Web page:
This was a monumental day in British history.
A day for Britain to display its regal brilliance on the world stage. And that it did.
Whilst the event divided public opinion, costing hundreds of millions of pounds amidst a cost-of-living crisis, it was undeniably an impressive display of national pomp and pageantry.
But what can we take from the use of music and sound on this historic day? DLMDD Co-Founder Max De Lucia spoke to LBC News about some of the key talking points.
Max De Lucia on LBC News talking music at the King's Coronation
“ Music really is the centrepiece of today - it would be a pretty dull and bland event without it ”
Music was the heartbeat of this Coronation – a handcrafted soundtrack to the (rather long) story that unfolded before the 20 million viewers who tuned in to watch.
From choirs to marching bands, organs to orchestras, it is a strong a powerful reminder of music’s power to drive emotion, colour, vibrance and theatre into the world around us.
“ 12 new commissions – create, innovate, evolve ”
Coronations are steeped in history with centuries of tradition to uphold.
But music and sound brought us a view to the future – of modernity and forward thinking – through 12 new commissions by British composers.
Amongst traditional classics like 'Zadok the Priest', we were treated to new works by composers including Andrew Lloyd Webber, Patrick Doyle and Debbie Wiseman.
It was a strong artistic statement of the need to create, innovate and evolve.
Music has the power to realise and deliver this message and emotion in a way like no other.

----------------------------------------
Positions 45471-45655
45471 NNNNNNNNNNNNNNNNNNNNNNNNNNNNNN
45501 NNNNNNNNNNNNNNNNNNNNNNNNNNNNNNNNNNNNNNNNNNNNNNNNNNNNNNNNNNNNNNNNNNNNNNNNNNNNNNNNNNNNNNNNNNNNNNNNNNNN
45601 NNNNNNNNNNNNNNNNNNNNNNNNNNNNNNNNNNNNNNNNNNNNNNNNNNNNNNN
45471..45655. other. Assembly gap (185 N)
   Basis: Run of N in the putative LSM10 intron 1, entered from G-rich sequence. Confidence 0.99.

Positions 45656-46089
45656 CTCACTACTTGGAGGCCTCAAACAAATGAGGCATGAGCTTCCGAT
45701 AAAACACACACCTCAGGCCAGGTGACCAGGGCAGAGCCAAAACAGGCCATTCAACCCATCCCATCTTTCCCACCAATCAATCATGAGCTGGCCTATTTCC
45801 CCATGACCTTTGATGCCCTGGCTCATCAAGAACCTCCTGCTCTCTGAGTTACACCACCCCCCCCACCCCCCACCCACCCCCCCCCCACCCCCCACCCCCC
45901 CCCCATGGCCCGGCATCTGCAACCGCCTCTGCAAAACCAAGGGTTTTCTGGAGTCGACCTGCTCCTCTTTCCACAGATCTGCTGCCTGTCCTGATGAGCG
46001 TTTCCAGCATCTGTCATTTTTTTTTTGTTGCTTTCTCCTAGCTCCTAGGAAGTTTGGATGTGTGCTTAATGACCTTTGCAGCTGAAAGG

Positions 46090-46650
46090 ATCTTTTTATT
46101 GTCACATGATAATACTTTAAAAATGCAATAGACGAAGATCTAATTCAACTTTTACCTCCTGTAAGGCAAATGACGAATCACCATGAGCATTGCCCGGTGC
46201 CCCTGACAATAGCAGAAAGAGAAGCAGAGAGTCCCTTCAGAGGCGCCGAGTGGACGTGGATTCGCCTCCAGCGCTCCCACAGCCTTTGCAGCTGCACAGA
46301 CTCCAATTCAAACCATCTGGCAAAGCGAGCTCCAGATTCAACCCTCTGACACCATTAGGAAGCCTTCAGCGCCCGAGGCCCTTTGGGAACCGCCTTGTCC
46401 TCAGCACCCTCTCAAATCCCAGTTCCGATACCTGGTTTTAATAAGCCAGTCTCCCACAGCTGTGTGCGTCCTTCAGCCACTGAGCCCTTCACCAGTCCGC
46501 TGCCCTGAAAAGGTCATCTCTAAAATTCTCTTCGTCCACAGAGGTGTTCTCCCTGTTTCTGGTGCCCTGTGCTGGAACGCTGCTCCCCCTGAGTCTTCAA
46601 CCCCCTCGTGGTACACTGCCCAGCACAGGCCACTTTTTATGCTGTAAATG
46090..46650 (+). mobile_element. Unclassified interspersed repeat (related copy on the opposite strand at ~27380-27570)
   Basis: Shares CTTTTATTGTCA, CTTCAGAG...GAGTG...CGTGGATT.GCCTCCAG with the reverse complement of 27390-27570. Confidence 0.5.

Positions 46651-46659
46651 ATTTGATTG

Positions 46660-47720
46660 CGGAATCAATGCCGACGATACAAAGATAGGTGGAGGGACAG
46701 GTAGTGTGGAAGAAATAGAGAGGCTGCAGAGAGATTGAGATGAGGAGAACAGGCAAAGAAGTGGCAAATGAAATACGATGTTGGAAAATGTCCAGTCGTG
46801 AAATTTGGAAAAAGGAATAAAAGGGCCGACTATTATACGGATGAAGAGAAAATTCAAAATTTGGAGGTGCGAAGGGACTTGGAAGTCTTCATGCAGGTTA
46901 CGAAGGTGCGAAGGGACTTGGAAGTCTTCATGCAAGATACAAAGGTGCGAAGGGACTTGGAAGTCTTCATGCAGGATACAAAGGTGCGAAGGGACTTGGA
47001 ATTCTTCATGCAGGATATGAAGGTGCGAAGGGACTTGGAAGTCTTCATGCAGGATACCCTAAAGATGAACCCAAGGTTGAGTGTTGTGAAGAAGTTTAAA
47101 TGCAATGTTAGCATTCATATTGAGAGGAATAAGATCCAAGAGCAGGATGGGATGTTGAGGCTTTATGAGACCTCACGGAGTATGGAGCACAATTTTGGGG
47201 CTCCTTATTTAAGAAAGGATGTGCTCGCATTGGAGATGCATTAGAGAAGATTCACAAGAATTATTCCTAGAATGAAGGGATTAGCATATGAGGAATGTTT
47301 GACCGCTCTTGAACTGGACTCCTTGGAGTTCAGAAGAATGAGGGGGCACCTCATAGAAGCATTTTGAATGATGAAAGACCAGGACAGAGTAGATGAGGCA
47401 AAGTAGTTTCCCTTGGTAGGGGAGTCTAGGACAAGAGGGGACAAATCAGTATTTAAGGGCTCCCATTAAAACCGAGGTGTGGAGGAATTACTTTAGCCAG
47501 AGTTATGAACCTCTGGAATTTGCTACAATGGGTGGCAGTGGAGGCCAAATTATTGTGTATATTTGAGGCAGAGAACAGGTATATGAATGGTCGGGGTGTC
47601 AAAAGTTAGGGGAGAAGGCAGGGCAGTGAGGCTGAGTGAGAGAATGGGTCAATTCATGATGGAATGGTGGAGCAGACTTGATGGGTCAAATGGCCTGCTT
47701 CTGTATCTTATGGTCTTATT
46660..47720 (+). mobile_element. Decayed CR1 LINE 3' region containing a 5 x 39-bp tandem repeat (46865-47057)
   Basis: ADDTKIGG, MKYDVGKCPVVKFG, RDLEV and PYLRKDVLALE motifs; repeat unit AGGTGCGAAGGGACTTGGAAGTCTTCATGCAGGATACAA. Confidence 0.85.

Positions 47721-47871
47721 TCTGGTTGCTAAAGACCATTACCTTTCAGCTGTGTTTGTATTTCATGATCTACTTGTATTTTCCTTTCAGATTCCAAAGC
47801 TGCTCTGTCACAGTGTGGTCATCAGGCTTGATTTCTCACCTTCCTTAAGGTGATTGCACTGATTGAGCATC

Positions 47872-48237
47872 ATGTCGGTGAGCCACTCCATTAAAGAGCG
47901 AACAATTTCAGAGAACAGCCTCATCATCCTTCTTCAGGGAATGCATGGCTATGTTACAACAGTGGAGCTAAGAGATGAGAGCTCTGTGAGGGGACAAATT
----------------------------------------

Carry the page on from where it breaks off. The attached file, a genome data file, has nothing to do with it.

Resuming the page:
“Make it hummable”
Perhaps the biggest musical talking point was Andrew Lloyd Webber’s Coronation Anthem, ‘Make a Joyful Noise’.
The King’s brief was that he wanted it to be ‘hummable’ which symbolises music’s great power – to get into our heads and into our lives in unforgettable ways.
Lloyd Webber says he wants the anthem to be sung in churches across the country not just for the Coronation but for many years to come.
The true measure of success for ‘Make a Joyful Noise’ is whether it is learned, performed, enjoyed by musicians and audiences long into the future.
“ Anthems symbolise the greatest north-star for any brand sound brief - to create something that stands the test of time ”
Finally, our very own National Anthem ‘God Save The King’ symbolises the remarkable qualities of sound.
It is the 2nd oldest anthem in the world – beaten only by ‘Wilhelmus’, the anthem of the Netherlands.
It symbolises the power to unite, to connect and to rouse people and communities across the country no matter their backgrounds.
What a spectacle it is on match day at Wembley or Twickenham to hear crowds of 80,000 sing at the tops of their voices – no matter how much beer is involved.
Anthems symbolise the greatest north-star for any brand sound brief. To create something that stands the test of time and transcends people, cultures and generations.